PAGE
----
The White House unveiled a broad outline Wednesday for a dramatically simpler tax code that could lead to lower tax bills for many ordinary taxpayers but also eliminate many of the tax deductions that Americans currently claim.
President Trump’s plan, which did not include many details, could cut taxes for some middle- and high-income families and parents, and also reduce taxes for businesses large and small. The plan would also substantially increase the standard deduction, which reduces a person’s taxable income, and would eliminate some common tax deductions such as those used to offset medical costs or state and local taxes.
Until more details are known, it is difficult to know exactly how some taxpayers will fare. The White House will need to work with Congress on the final plan, which could look very different if lawmakers push back against some of the proposed changes.
Here is a look at some of the major changes that could affect you:
Larger standard deduction would mean lower tax bills.
The plan calls for doubling the standard deduction that people can claim on their income tax returns, which would lower tax bills for some taxpayers and lead to a much simpler tax filing process for others. Under the proposal, married couples filing jointly would not owe income taxes on the first $24,000 of income (up from $12,600).
Most tax deductions are going away.
All individual tax deductions would be eliminated, with the exception of deductions related to homeownership and charitable contributions, Treasury Secretary Steven Mnuchin said at the briefing Wednesday.
Under that scenario, taxpayers would no longer be able to write off expenses now commonly deducted, such as state and local property taxes and medical expenses. The White House will have to work with Congress to finalize the details of the plan, and it’s not clear if lawmakers will be willing to eliminate some of the deductions that may be popular in their home states.
Fewer tax brackets.
The proposal would simplify the system to go from seven tax brackets to three brackets of 10 percent, 25 percent and 35 percent. Currently, tax brackets range from 10 percent to 39.6 percent. High earning taxpayers could see an immediate tax break on their income taxes, while low-income families may not feel much of a change, says Alan Cole, an economist with the Tax Foundation, a conservative think tank. However, the proposal did not disclose the income ranges for the new tax brackets.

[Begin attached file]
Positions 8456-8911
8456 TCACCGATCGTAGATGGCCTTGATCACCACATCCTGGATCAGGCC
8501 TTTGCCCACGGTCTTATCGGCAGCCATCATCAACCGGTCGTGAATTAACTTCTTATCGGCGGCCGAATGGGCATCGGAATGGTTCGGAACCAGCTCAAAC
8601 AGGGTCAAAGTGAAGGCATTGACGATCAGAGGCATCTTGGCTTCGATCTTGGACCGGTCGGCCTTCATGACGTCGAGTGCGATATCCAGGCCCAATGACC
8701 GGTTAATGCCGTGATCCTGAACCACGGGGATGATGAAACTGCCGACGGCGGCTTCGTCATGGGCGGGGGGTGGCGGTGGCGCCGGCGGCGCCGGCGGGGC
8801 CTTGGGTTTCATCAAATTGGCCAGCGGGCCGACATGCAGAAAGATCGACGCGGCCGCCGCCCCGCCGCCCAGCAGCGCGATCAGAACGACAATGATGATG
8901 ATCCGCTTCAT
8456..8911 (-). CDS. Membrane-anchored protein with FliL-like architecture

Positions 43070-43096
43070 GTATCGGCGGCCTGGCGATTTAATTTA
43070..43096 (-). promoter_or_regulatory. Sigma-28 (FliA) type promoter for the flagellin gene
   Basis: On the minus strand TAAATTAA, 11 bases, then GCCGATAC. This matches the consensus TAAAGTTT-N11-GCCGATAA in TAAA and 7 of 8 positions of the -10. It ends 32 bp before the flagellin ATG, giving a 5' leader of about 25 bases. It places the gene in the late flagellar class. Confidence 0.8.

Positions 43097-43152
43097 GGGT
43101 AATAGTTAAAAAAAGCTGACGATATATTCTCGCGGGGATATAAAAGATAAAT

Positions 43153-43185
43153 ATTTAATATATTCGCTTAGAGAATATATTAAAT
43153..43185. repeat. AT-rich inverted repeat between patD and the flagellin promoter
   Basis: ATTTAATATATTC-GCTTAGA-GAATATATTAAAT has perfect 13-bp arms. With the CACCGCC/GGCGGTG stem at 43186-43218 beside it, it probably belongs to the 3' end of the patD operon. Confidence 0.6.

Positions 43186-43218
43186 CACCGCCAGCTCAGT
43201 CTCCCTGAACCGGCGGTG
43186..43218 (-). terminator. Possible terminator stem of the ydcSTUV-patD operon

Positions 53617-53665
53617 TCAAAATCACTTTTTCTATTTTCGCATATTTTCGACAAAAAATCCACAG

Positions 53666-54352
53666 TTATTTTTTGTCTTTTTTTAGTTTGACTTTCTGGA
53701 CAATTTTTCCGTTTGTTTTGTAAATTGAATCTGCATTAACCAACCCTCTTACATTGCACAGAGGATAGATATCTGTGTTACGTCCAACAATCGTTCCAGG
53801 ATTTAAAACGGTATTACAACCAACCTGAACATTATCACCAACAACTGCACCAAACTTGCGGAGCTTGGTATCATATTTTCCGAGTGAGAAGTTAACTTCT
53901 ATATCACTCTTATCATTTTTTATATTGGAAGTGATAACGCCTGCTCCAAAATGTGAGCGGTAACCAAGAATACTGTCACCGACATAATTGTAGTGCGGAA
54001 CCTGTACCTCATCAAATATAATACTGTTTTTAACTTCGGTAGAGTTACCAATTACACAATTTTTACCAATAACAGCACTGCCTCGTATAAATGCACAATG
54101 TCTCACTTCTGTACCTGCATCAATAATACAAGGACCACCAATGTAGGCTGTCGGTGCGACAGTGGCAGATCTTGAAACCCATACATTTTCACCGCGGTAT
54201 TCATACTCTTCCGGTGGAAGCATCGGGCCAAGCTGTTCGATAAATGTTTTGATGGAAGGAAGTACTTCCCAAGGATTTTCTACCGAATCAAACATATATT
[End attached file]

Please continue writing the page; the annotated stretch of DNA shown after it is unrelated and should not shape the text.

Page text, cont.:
Bigger tax breaks for parents.
The plan calls for increasing the tax benefits available to families paying for child and dependent care costs, such as day care, but few details were provided. Trump is considering raising the Child and Dependent Care Tax Credit, a tax break that currently allows parents to reduce their tax bills by up to $2,100, based on how much they spend on child care.
The approach would be different from Trump’s earlier plan, which was criticized as an approach that would mostly benefit higher earners. That plan would have allowed parents to deduct the cost of child care from their income, which would not have provided much tax savings to lower-income families that don’t owe much in income taxes.
Reduced taxes on the wealthy.
The plan calls for eliminating two key taxes that traditionally affect higher earners: the alternative minimum tax and the estate tax. The alternative minimum tax is intended to prevent high earners from being able to avoid all income taxes but can also affect middle-income taxpayers.
The estate tax, which is also known as the death tax, affects people who inherit wealth or businesses worth more than about $5.5 million. Some people struggle to pay tax bills owed on money and assets they inherit from family members, Cohn said.
Lower tax rate for business owners.
Some small and family-run businesses are subject to individual income tax rates, which are currently as high as 39.6 percent. Under the president’s plan, they would pay a lower rate of 15 percent. Mnuchin said the administration would include provisions to keep wealthy business owners of large companies from taking advantage of the lower rate, but did not offer details.